Topic:
RECALLS;
Location:
RECALL;
Scope:
Court Cases;

OLR Research Report


OLR RESEARCH REPORT

December 24, 1998

 

98-R-1540

RECALL OF MEMBERS OF CONGRESS

 
 

By: Mary M. Janicki, Principal Analyst

You want to know whether voters in a state can recall a member of the United States Congress.

No, they cannot. Any attempt by a state to recall a member of Congress is prohibited by the Federal Constitution. A vacancy in the office of U.S. senator or representative can be created only by the incumbent's death or resignation, the expiration of his term, or some direct action of the body (the Senate or the House of Representatives) which is empowered to expel members (Burton v. U.S. 202 US 344, at 369). There is no constitutional authority to hold a special election that would be required to fill a seat in the event a member was recalled. Article I, section 4 of the Federal Constitution relating to the time for holding a regular election and Article XVII of the Amendments on holding a special election only when a vacancy exists combine to preclude an election to replace a member of Congress who had been recalled. Federal constitutional provisions supersede any state recall procedures for these offices.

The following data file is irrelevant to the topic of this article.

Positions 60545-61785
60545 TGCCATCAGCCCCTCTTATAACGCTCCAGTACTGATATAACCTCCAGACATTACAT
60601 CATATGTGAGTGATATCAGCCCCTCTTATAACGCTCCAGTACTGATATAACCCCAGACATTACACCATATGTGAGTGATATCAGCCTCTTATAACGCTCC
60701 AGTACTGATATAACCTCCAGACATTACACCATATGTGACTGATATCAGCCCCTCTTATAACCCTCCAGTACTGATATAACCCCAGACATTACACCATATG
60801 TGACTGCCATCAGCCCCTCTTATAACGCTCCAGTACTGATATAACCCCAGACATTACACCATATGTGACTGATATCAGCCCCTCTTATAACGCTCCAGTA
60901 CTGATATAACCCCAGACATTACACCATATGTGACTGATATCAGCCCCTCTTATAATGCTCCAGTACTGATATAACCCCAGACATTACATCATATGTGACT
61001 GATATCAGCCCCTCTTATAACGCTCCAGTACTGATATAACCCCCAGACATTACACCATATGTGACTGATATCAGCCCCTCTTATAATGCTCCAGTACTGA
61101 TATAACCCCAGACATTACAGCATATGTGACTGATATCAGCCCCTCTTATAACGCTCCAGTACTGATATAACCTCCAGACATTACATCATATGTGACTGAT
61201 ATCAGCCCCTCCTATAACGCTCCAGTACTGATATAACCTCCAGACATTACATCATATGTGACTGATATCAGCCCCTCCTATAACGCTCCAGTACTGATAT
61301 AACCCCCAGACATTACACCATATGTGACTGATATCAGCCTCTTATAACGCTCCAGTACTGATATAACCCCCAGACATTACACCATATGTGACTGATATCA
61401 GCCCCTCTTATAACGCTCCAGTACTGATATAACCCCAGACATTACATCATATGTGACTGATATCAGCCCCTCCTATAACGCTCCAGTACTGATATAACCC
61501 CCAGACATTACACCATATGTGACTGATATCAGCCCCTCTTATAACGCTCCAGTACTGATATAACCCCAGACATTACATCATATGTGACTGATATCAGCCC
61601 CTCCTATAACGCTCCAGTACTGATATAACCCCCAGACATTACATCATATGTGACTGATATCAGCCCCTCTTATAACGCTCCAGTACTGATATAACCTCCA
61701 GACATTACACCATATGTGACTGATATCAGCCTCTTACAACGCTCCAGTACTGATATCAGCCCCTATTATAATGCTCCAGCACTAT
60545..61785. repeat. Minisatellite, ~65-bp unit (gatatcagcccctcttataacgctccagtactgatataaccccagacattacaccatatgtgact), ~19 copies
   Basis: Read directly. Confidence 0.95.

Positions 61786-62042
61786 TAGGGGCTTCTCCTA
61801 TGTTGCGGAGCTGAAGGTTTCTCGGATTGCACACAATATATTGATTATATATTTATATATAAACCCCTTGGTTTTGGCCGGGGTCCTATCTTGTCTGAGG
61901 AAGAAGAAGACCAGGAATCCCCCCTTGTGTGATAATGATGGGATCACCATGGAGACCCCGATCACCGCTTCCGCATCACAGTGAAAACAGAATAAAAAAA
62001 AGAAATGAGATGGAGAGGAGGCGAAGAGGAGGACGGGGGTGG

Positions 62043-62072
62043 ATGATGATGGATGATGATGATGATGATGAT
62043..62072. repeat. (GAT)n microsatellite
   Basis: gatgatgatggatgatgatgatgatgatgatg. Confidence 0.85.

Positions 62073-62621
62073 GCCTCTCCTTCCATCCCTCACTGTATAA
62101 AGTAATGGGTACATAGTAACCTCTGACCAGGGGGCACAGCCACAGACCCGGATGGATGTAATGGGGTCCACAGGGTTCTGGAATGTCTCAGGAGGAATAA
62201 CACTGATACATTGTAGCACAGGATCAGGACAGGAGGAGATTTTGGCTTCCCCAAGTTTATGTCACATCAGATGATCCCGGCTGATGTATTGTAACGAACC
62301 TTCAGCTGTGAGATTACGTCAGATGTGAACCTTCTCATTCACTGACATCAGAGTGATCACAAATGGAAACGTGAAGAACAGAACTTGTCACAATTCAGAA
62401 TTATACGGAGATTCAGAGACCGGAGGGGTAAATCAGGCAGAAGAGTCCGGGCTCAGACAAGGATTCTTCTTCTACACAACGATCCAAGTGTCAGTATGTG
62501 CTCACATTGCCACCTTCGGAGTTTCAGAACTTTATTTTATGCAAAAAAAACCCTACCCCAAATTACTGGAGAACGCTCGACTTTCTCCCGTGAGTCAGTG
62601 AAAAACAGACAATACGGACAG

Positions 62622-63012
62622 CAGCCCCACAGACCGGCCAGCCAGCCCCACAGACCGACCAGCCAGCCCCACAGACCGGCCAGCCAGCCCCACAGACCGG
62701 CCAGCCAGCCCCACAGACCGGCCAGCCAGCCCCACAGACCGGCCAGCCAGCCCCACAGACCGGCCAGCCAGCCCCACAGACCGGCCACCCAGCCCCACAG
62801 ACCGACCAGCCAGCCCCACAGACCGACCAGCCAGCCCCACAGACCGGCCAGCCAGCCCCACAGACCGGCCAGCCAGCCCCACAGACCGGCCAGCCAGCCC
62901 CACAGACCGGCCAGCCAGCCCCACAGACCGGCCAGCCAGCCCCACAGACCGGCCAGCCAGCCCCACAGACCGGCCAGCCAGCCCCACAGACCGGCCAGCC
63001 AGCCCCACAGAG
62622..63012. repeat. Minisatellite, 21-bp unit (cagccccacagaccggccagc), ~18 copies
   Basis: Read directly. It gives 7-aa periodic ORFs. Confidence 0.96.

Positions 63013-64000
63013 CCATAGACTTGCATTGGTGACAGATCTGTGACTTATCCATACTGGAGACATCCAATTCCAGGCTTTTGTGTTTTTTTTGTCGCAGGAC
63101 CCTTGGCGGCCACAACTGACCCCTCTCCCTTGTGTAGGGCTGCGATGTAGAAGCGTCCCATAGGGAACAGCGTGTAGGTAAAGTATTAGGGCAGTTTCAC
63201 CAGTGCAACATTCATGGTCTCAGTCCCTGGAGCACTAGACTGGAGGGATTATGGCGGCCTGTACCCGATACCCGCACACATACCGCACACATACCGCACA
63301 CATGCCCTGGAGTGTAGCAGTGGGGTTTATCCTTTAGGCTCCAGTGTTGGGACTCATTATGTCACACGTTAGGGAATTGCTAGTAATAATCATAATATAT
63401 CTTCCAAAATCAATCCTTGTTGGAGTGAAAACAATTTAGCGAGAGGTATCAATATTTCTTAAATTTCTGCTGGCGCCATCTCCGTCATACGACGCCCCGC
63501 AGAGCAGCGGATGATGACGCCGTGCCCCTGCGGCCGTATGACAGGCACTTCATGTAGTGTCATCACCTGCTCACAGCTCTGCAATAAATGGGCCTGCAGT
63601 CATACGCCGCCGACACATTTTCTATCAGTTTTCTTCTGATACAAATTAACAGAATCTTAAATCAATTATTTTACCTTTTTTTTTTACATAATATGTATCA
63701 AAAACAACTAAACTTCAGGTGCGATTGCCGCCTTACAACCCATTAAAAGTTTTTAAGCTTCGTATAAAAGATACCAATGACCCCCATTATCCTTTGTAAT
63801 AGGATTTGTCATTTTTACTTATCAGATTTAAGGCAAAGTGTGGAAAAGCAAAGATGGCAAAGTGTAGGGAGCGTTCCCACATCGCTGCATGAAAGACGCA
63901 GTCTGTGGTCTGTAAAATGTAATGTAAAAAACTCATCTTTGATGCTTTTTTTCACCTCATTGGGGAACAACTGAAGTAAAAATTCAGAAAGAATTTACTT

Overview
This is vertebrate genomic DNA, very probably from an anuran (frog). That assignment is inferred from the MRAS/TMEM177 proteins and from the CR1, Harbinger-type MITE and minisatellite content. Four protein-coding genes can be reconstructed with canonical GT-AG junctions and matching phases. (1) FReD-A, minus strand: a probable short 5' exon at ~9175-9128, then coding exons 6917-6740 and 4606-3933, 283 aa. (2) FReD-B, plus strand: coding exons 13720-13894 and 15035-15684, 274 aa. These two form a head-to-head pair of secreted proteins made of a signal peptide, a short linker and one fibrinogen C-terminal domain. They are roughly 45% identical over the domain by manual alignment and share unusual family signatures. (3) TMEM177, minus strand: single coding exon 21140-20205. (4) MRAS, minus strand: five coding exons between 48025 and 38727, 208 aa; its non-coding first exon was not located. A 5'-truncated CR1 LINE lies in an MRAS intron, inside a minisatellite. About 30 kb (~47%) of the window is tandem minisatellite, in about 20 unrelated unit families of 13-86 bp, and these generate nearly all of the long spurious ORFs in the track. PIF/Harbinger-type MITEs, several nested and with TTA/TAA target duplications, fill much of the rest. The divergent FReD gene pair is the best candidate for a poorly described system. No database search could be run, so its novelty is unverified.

The details of the argument are included in the attached Brief on the Constitutionality of the Recall of United States Senators and Representatives In Congress, prepared by Hon. Walter F. George, Chairman of the Committee on Privileges and Elections, United States Senate, on May 18, 1935.

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